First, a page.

One of the first critical modifications to my new Street Glide was to provide for listening to either the (built-in) radio of the Glide or the GPS that I mounted onto the dash. I learned very quickly that serious touring on a motorcycle requires a good GPS system. The built-in GPS systems are great, but also greatly over-priced. I originally used a Garmin but my latest is a Tom Tom. Both have their pros and cons, but neither has a screen that is visible in bright sunlight from the seat of a bike so being able to hear the voice instructions is critical, especially if you are wearing a full-face helmet! To that end I modified the Garmin, and now the Tom Tom with an audio out plug… the older Garmin with plenty of room in the case was easy, the Tom Tom, with its super thin case, was a bit more daunting.
This project included the following modifications to the dash of the Glide:
Addition of water-proof, marine quality, 12-Volt receptacle,
Addition of audio out jack, marine quality, 3.5 mm stereo,
Addition of base mount for GPS device,
Addition of separate switches for the left and right speakers of the built-in audio system.
Another item, not mounted, was a ‘black’ box that provides two audio in plugs and one audio out plug (to earbuds) with a toggle to switch between the audio in devices. This device allows switching between the GPS and the Radio while riding, and is temporarily attached to the top of the tank bag during a trip.
The picture below shows the location of the various dash mounted items on the bike:
The positions of the several items must be chosen carefully based on the layout of the wiring and components behind the dash. Clearance based on the contours of the front fairing is also a critical consideration. Note that both the audio out jack and the 12-Volt power supply jack are BOTH water-proof! (Marine Grade) The text, barely legible, to the left of the switch (dot on top) reads ‘Left Speaker Sw’, turns off the left speaker so that I do not disturb other drivers / riders, particularly at stop signs and stop lights. Just a miniscule consideration of their rights NOT to hear my radio. The 12-Volt jack uses the wiring from the cigarette lighter, not visible in the photo, but about 12 inches below. There was enough slack in that wiring with blade sizes that made the hookup a snap.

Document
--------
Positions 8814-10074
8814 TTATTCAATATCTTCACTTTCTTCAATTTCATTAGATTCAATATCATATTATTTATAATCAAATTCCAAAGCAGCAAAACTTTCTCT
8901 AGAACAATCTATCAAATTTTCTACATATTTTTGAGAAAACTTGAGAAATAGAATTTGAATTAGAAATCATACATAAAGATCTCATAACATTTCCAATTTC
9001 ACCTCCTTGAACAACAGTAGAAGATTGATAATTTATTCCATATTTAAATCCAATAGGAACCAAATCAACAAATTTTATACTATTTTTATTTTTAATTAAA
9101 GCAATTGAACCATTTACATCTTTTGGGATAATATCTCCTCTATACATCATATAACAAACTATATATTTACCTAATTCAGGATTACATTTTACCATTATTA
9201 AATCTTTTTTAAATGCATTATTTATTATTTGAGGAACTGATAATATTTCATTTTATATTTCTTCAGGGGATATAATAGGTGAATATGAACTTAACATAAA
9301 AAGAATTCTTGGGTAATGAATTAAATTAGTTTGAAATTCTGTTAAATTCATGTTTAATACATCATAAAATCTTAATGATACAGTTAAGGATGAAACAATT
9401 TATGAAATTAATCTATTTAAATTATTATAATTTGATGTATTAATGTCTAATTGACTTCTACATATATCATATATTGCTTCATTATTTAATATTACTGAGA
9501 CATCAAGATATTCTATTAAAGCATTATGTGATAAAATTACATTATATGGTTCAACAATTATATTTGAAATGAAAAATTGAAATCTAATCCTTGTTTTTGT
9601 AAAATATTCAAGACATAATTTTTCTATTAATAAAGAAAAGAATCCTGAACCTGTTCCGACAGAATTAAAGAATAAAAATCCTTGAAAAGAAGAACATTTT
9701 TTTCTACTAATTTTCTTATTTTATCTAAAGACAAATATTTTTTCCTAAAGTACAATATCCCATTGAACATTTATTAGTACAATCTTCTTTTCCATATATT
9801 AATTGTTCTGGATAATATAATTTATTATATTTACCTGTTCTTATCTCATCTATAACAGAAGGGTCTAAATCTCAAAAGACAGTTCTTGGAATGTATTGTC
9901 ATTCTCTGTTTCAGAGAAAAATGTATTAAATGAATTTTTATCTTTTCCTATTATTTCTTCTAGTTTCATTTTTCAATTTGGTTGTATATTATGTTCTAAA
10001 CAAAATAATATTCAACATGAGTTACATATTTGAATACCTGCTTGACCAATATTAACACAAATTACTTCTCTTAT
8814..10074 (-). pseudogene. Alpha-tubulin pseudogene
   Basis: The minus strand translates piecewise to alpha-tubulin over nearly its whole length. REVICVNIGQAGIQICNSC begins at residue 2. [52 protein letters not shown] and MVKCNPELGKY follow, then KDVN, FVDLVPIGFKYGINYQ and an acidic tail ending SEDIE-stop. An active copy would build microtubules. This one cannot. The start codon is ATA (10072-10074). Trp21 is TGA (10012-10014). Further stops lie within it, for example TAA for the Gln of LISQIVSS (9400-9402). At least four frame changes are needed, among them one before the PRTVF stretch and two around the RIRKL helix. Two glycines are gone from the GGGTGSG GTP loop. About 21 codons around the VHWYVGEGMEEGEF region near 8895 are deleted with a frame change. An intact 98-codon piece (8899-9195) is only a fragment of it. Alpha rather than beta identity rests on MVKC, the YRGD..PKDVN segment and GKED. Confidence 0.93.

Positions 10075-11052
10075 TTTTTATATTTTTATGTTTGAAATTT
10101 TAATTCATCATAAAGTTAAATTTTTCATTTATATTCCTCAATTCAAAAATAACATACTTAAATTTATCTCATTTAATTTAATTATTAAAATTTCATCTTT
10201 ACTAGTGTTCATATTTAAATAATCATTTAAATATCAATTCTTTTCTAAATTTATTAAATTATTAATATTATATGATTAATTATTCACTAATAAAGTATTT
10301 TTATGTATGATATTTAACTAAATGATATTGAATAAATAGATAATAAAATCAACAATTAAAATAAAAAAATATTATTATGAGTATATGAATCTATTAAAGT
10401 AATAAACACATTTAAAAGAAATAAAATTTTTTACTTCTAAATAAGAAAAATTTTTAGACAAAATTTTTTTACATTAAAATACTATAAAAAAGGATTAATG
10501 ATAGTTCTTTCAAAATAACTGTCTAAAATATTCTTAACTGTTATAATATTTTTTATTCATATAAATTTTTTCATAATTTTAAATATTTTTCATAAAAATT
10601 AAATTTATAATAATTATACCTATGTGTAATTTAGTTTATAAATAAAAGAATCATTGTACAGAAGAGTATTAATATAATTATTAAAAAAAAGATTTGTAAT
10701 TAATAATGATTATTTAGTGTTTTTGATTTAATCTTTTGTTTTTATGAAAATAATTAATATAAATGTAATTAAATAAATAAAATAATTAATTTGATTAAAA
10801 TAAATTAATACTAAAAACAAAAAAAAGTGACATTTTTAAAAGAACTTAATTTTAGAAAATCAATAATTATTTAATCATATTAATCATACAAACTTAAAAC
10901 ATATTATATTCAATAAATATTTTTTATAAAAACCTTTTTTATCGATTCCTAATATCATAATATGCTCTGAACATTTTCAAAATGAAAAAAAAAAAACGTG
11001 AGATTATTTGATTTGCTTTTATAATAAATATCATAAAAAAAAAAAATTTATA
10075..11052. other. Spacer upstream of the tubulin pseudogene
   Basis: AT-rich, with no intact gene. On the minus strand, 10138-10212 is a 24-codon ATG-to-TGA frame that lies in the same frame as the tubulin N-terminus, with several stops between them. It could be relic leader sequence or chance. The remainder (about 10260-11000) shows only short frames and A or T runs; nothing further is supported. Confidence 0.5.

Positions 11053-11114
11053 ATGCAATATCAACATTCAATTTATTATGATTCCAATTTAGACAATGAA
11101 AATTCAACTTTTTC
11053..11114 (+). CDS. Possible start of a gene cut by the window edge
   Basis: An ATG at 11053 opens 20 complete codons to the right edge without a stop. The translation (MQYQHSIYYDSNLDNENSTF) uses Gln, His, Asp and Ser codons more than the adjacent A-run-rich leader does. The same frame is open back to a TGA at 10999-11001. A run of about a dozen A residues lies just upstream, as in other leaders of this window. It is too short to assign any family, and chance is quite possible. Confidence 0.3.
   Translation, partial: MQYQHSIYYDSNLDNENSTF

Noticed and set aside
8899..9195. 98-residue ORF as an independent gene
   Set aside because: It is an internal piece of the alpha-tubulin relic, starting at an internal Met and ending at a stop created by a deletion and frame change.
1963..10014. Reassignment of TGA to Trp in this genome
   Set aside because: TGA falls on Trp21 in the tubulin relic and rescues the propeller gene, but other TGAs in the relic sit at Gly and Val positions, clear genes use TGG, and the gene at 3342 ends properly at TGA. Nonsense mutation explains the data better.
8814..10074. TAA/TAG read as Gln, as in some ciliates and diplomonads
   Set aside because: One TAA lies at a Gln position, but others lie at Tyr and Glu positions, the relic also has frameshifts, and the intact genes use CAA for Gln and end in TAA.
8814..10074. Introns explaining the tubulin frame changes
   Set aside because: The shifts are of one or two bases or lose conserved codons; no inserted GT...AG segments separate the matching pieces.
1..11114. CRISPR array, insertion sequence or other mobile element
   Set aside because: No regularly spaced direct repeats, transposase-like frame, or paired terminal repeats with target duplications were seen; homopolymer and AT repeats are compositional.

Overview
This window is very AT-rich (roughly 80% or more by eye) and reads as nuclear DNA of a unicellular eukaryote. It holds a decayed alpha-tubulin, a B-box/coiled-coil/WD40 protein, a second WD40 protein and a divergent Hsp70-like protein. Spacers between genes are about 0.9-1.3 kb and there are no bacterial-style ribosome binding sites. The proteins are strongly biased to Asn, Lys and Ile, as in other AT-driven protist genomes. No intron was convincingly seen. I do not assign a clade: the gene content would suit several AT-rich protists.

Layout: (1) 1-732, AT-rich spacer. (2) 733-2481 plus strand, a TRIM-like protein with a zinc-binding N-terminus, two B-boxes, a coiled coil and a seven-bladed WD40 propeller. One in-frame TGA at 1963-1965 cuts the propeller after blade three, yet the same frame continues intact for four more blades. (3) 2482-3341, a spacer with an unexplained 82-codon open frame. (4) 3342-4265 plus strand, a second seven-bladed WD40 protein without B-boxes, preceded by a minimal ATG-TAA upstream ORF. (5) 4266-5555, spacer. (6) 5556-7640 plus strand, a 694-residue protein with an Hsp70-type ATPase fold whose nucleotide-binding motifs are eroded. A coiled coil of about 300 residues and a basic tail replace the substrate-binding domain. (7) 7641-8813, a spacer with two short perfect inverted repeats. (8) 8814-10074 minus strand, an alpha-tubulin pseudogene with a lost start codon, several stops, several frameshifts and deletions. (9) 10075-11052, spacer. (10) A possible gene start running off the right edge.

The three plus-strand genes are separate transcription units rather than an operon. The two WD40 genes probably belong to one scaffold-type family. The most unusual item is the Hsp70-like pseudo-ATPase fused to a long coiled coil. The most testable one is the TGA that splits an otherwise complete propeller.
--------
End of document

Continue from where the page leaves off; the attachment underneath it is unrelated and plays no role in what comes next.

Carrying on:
After locating the center-point of each item a pilot hole should be drilled, carefully, through the dash. I used brand new, sharp, Irwin Speedbor paddle drill bits with the tang on each side to drill the holes for everything except the GPS mounting bracket. Using the pilot hole as a guide, slowly apply pressure on the bit until the tangs on the bit create a single circle in the plastic of the dash. DO NOT DRILL THROUGH BEFORE using the pilot hole to create the same ‘circle’ on the inside of the dash. This procedure will create a clean hole, when drilling is alternated from the front and back of the dash applying just enough pressure for the paddle to cut away the plastic until a ‘washer’ like plug is free from the dash.
I tried out these modifications on a long tour yesterday and they all worked great. Being able to hear clearly the voice instructions of the GPS while giving your full attention to traffic is without a doubt the most important element of these modifications. Unfortunately, the manufacturers of GPS systems seem not to realize that motorcycle riders absolutely need an audio out jack on their GPS systems so adding a jack, while difficult is an absolute necessity for any serious tourer.